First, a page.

That was a week ago. She hadn’t spoken to him since. Amazing, really, when you consider they were still sleeping in the same bed. Somehow Marge managed it. A woman of indomitable will, she was. The silence felt ominous now. Despite his vow, he trudged upstairs to check on her, maybe even lend a hand if she was so all fired up about leaving. He knew he'd handled the situation in a bad way. Given half a chance and a time machine… but hell, there are no second chances.
‘Marge?’ he called, not wanting to scare her if she had fallen asleep. ‘Sweetheart, you alright?’ Poking his head into the bedroom gingerly (he still had a lump on his shoulder from the figurine she had lobbed at his head two days ago, only his reflexes preventing him from being brained), he stopped suddenly. There she was on the floor, scissors in hand, having cut to shreds the pastel blue suit she wore at their wedding. ‘Woman, have you lost your mind? Put those scissors down!’ But it wasn’t the sight of the dress that brought him short. It was the hopelessness he saw in her eyes. Something was very wrong with Marge. He didn’t know what to do.
Kneeling beside her, he managed to pry the scissors from her grasp. ‘Sweetheart, what’s wrong? Tell me what’s wrong.’ She broke then, crying great heaving sobs that would have embarrassed her at any other time. He held out his arms and she came willingly into the embrace, whispering something inaudible against his shoulder. Moving her slightly so they were face to face, he asked her again, with more urgency, what was wrong.
‘I’m dying, Robert. I have cancer. It’s inoperable. They told me I have eighteen months, two years at most.’ And that suddenly, his world collapsed around him. If he could he would cry but that would help no one. She was the healthy one, with her three square meals, vegetables, yoga, Pilates. If one of them had to die, why couldn’t it be me, he thought. Because I am not strong enough to live without this woman.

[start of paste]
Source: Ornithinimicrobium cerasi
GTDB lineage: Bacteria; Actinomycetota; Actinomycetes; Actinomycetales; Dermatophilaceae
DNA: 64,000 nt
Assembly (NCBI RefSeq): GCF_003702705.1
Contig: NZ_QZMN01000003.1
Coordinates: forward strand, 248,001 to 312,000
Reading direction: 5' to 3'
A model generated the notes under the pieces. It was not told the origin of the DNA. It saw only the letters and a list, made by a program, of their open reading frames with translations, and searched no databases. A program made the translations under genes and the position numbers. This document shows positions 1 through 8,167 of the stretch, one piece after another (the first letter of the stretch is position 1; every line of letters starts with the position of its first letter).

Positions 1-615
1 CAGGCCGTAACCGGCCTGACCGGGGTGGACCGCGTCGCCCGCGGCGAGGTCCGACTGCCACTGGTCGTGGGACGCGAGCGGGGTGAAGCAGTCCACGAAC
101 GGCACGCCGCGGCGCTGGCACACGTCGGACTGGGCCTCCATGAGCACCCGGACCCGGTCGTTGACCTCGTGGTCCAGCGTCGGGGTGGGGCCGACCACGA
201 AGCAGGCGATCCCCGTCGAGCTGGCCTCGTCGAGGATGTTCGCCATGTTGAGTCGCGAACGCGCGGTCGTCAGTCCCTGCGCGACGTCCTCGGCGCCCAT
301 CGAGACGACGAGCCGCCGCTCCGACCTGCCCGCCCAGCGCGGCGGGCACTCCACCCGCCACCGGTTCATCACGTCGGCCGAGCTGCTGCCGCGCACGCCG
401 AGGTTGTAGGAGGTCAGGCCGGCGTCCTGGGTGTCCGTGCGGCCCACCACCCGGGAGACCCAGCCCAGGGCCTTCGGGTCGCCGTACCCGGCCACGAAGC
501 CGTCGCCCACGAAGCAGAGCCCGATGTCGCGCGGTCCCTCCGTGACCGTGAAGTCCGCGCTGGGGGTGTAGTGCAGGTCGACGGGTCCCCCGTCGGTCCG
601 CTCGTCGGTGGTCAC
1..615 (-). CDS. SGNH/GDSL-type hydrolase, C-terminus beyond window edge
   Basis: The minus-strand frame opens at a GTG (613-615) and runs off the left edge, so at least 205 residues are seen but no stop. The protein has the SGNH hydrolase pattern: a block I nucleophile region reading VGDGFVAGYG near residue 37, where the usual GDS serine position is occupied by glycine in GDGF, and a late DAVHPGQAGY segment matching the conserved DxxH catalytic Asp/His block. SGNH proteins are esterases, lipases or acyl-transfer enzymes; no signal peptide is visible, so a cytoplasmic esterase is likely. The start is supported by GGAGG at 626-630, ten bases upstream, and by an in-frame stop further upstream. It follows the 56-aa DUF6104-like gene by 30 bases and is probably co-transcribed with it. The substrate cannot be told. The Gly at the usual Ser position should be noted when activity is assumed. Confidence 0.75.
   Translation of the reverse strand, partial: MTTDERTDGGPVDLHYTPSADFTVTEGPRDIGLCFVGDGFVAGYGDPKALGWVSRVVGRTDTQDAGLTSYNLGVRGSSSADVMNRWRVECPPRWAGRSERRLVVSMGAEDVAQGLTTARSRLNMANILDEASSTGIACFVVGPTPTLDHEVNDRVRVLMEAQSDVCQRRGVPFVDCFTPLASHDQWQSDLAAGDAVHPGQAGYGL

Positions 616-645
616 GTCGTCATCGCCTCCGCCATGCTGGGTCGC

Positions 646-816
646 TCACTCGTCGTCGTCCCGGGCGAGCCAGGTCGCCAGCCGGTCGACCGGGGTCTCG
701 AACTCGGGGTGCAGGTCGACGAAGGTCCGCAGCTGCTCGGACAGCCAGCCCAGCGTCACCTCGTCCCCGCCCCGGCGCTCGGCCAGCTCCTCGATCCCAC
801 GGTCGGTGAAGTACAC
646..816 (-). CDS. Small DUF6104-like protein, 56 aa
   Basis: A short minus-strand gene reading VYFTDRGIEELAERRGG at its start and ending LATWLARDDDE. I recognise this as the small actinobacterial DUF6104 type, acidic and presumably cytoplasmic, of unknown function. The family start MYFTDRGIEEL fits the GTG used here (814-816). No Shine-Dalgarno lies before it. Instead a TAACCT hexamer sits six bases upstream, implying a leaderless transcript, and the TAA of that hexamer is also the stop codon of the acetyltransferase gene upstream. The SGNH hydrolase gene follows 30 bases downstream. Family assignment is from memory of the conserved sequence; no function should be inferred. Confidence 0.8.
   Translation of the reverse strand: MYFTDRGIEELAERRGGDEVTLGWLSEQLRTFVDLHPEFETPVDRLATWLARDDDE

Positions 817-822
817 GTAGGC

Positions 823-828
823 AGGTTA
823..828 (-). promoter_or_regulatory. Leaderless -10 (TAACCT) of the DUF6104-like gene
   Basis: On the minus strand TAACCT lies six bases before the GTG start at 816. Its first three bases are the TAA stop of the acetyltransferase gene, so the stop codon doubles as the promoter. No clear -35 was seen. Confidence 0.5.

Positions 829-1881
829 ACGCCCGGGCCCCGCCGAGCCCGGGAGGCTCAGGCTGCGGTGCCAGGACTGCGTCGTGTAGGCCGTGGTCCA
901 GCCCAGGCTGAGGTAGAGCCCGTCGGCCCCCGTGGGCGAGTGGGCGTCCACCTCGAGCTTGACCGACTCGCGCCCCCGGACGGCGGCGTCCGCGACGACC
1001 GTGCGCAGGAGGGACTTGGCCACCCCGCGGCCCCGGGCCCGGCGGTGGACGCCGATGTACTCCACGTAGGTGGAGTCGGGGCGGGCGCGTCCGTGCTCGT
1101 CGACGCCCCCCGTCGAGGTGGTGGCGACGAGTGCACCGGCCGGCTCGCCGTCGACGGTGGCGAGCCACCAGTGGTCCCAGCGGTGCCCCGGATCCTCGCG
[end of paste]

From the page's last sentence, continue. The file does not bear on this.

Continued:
Then he looked at her. To him, she was as beautiful now as she was at seventeen. He understood that in her own way, Marge had been trying to shield him. By pushing him away now, before the end came, she thought to spare him hurt. How typical. Silly woman. It made him smile regardless. ‘I love you Margaret Allison Jones. You made me a promise when we got married. I intend to make you keep it. For better or worse, we said. Well, seems to me like this here is the worse.’
That got her back up, as he knew it would, bringing color back to her cheeks and a dash of mischief to her eyes. ‘Oh, and just how do you plan on doing that, old man?’
‘First, by getting off this floor. These bones were meant for sitting in chairs not floors.’ He got up, slowly of course because of that damn arthritis, and held his hand out to lift her. Laughing, she got to her feet, sprightly as ever, and kissed him with smiling lips. The sick feeling he’d been carrying in his gut disappeared, replaced by resolve. How ever long she had, he meant to spend the rest of her days making sure she knew how much he loved her. Sometimes, you do get second chances, he thought, and set about kissing her in earnest.